Last Updated on February 21, 2022
On Friday, U.S. President Joe Biden announced an extension to the U.S. national emergency declaration, which was enacted in March 2020 due to the COVID-19 pandemic. The emergency declaration will now be extended beyond March 1. President Trump had initially declared a national emergency almost two years ago to free up $50 billion in federal aid. The emergency measures would have been automatically terminated within 90 days of its anniversary unless Biden informed Congress of his decision to renew it.
“There remains a need to continue this national emergency,” Biden said in a letter to Congressional leaders on Friday. The president cited the “deaths of more than 900,000 Americans” and emphasized the need to respond to the pandemic with “the full capacity” of the federal government.
House Republicans had previously called on Biden to end the emergency declaration and to treat COVID-19 as an endemic virus. Government’s response to COVID-19 has led to significant economic and social disruptions,” GOP lawmakers wrote in a letter. “So many Americans have lost their businesses and jobs, far too many children have been left behind in school.”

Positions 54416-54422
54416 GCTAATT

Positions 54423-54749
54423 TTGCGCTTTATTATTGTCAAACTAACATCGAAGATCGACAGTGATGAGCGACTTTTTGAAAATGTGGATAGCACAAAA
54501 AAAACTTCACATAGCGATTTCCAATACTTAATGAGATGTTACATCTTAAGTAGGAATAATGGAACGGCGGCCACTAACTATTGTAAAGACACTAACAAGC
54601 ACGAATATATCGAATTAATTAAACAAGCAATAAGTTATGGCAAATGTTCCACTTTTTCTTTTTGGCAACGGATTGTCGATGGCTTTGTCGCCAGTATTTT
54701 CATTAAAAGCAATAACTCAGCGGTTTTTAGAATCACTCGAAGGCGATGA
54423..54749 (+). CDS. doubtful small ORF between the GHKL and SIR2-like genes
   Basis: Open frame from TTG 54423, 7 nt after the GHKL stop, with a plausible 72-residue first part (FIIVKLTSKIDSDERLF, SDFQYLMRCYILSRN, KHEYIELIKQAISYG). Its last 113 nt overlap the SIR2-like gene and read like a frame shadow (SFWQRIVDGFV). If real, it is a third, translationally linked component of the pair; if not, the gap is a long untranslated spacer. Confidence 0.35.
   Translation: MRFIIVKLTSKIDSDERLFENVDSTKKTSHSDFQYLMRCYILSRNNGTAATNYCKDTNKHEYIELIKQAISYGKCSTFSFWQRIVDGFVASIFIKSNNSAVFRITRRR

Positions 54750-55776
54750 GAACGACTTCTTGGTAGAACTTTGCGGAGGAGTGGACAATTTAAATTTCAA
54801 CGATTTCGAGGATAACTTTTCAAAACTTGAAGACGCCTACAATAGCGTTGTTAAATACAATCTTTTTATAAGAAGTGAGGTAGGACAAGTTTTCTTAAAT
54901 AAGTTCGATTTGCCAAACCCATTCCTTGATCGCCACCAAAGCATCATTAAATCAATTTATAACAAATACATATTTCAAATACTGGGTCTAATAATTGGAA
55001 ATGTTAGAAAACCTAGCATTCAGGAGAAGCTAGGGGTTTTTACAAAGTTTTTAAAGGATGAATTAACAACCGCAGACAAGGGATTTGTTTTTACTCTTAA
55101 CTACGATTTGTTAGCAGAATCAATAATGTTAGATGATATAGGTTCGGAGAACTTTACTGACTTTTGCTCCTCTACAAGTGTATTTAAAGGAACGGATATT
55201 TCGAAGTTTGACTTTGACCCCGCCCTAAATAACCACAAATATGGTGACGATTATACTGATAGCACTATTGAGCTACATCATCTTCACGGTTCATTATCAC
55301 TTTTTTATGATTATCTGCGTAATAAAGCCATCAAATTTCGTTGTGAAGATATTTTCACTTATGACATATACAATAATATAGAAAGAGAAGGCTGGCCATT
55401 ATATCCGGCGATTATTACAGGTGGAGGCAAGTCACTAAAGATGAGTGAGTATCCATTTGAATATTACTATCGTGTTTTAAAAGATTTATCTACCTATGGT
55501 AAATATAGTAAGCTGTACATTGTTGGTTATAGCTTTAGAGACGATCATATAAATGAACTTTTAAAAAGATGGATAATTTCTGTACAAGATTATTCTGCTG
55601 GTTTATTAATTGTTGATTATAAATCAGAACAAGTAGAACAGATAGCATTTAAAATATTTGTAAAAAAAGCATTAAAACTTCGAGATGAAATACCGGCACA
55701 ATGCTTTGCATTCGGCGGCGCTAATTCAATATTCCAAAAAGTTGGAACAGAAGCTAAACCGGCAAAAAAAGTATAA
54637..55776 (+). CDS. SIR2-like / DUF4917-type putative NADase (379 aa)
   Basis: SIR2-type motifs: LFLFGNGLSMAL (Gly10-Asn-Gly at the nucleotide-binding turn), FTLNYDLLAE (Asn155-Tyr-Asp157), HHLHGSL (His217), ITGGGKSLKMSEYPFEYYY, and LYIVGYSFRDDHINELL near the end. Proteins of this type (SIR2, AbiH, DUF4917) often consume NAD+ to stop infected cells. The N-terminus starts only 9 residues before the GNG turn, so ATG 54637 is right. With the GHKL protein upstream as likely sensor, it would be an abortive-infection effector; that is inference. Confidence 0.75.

The GOP Reps. said that a continuation of a COVID-19 emergency declaration would encourage local governments to adopt unnecessary COVID restrictions going forward. “Unfortunately, some state and local governments will continue to impose failed, restrictive policies as long as the federal PHE remains in effect, which sends the message that the country is still in a crisis that requires emergency powers,” the letter read.
Biden’s decision to extend the emergency declaration comes as several pro-lockdown states begin to drop restrictions. While a handful of states dropped extreme COVID restrictions long ago, once heavily restricted states such as New Jersey, California, Connecticut, Delaware, Massachusetts and New York have all recently announced an end to several statewide mask mandates.
U.S. cities that introduced vaccine passports have also rolled back their restrictions. Philadelphia and Seattle recently announced an end to their vaccine passport system, joining Boston, Minneapolis/St. Paul and Washington D.C.